Carwink — emoji-based car communication
When someone drives like a prick and cuts you off in traffic, you have a wide variety of non-verbal communication methods to express your feelings: you can flip that idiot the bird, lean on the horn, or just sit there and quietly fantasize about murdering him with a cheese grater. But what happens when somebody does something nice on the road, like giving you room to merge comfortably when you enter a busy freeway? Wouldn’t it be nice if there was a way to express your gratitude? That’s precisely where Carwink comes in.
Carwink is a voice controlled, solar powered, emoji-based car-to-car communication device. “Designed with both form and function in mind, CarWink sets out to break the boundary between vehicles by using simple and pure communication methods,” the device’s Kickstarter page explains. “Gone are the days of rude hand gestures, sailor mouths and reckless driving. With CarWink’s hands-free voice control, drivers can now use a wide variety of emojis to communicate with one another.”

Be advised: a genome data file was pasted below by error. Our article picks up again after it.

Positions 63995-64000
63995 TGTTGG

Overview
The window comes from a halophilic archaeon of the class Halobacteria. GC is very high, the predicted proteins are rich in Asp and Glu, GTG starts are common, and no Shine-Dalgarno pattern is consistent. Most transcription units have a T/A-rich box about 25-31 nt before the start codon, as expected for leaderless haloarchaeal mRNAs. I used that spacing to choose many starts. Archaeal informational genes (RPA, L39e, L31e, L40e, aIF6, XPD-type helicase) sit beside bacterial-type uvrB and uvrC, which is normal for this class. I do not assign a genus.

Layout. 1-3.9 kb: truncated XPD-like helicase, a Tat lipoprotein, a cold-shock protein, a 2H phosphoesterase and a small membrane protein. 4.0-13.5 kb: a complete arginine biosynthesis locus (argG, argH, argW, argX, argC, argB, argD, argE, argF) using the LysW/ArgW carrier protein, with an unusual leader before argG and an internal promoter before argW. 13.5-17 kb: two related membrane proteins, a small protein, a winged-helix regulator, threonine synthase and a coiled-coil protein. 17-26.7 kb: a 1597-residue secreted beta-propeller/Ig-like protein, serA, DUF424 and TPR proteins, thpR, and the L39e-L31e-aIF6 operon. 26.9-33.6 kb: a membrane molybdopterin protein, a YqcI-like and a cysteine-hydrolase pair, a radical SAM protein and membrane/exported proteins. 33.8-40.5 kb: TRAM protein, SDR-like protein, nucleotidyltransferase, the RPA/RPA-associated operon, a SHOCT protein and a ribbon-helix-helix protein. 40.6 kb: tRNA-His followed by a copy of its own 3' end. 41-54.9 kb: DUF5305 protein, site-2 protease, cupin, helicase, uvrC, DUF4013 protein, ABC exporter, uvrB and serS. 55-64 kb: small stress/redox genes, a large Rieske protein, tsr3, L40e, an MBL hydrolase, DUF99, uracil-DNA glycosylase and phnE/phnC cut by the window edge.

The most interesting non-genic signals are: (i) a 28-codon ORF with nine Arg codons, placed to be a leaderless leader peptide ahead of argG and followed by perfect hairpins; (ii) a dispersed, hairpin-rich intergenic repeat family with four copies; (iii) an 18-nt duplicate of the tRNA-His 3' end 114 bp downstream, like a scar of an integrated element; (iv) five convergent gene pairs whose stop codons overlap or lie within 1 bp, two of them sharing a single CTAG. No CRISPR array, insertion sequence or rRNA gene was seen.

Want to give gratitude for lane change? Just say “Thanks!” and Carwink will display a smiley face to show how you feel. Accident ahead? Say it out loud, and Carwink will alert the cars behind you with an animated display.
Swytch Kit — ebike conversion system
If you’re looking to upgrade your traditional bicycle to an ebike, then you generally have two options: either install a complicated retrofit kit, or ditch your analog bike altogether and buy a ready-made electric one. Wouldn’t it be nice if there were an easier option? Well, thanks to the Swytch Kit, there finally is. Unlike most of other retrofittable ebike kits out there right now, the Swytch is designed to be installed in just a few minutes. Using basic hand tools, the device can be affixed to just about any bicycle. Once you’ve got the kit on, the system’s electric drive module can be clipped on or off in seconds.